Balls of Ice
Every year hail causes hundreds of millions of dollars in damage to property and crops across the U.S. Although perhaps not as deadly or dramatic as tornadoes or lightning, hail is also a product of intense thunderstorms. In fact,the National Weather Service uses hail size as an official gauge of whether or not a storm is severe.
Exactly how hail is formed is still not completely understood. It is likely that hail is formed in slightly different ways in different sorts of thunderstorms. But in general, hailstones form as a complex process involving thunderstorm updrafts and the growth of precipitation particles.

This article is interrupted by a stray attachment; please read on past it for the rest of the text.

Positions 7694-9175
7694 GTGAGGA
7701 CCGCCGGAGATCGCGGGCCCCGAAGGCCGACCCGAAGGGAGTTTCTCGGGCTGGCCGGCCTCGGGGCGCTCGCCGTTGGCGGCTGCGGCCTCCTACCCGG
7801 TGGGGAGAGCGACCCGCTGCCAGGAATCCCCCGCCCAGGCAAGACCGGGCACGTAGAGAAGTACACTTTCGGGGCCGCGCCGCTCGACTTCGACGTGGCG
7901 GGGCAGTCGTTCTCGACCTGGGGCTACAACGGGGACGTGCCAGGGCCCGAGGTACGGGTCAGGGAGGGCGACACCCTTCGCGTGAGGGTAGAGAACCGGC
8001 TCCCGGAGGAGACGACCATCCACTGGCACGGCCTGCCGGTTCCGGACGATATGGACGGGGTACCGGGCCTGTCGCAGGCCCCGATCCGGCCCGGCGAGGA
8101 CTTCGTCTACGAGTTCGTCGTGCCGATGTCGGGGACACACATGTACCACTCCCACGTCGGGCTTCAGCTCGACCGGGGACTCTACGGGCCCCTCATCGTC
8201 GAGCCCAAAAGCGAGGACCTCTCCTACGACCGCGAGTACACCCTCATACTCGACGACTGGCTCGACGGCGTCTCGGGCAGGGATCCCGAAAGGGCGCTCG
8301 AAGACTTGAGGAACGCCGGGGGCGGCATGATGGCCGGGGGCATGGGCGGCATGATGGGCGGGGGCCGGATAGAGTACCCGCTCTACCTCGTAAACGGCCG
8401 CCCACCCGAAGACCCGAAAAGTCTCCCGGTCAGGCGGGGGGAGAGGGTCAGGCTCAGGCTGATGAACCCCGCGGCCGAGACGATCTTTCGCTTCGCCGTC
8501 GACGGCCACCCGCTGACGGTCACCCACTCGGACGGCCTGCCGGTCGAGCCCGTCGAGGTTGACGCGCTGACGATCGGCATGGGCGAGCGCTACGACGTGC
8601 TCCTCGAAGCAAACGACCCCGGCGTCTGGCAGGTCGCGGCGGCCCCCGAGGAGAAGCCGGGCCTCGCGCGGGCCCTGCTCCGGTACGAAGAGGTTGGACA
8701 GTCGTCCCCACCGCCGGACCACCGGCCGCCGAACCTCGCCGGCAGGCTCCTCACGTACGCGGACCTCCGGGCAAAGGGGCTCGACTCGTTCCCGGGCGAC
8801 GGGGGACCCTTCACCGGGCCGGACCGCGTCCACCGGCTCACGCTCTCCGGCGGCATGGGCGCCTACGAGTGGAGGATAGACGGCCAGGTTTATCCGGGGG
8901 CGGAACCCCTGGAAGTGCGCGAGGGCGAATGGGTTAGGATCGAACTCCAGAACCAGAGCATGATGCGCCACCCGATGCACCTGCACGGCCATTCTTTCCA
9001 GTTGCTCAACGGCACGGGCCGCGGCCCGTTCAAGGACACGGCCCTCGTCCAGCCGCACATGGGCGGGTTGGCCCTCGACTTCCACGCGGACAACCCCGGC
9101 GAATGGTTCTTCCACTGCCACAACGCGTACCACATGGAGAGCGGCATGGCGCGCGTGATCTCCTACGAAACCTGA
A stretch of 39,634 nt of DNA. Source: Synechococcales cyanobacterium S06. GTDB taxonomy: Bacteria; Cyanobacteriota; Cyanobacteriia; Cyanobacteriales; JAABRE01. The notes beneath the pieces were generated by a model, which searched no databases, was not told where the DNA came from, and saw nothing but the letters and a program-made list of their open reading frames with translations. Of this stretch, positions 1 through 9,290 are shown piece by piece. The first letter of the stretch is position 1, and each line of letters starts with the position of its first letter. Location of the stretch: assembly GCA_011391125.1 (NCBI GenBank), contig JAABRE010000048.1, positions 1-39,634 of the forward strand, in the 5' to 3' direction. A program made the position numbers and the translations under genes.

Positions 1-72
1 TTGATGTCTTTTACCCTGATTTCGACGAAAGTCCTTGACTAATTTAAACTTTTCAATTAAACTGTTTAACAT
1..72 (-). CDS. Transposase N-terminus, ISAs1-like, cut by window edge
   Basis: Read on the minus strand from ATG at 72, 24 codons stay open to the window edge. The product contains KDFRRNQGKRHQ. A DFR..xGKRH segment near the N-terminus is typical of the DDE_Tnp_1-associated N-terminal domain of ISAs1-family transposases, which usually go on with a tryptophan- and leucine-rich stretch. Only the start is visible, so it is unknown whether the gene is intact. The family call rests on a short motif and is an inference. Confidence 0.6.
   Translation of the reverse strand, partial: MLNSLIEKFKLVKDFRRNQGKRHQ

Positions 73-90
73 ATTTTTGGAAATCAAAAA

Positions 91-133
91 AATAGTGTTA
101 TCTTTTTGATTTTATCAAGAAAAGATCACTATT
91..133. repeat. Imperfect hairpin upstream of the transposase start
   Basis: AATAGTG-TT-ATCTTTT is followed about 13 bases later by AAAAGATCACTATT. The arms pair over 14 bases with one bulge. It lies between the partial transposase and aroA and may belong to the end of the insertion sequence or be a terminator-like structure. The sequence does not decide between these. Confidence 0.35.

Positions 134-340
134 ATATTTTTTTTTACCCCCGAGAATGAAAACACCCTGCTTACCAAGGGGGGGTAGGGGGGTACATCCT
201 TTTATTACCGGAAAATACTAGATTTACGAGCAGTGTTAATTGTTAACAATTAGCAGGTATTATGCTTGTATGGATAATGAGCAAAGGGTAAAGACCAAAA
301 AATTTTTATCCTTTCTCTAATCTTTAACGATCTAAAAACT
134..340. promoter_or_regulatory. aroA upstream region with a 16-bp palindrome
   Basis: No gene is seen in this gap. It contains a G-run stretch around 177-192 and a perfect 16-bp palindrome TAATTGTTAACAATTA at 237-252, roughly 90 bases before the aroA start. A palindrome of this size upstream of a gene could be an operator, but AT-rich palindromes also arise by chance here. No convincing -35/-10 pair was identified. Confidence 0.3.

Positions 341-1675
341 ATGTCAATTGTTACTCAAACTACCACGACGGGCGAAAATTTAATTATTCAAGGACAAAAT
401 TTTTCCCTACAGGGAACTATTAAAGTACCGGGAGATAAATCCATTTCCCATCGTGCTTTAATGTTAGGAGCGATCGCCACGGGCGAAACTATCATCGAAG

Thunderstorms contain tremendous amounts of what is called "super cooled" water . . . that is, water droplets that are liquid at temperatures well below freezing. Ice crystals, dust particles or even unlucky insects that are at the right place in the thunderstorm can become quickly coated with these supercooled droplets as they freeze on contact. A developing hailstone that finds itself moving up or down in the right part of the thunderstorm updraft can contact millions or even billions of these droplets. Eventually some can grow to golf ball, baseball or even softball size before they finally become so large even the strongest updrafts can't support them.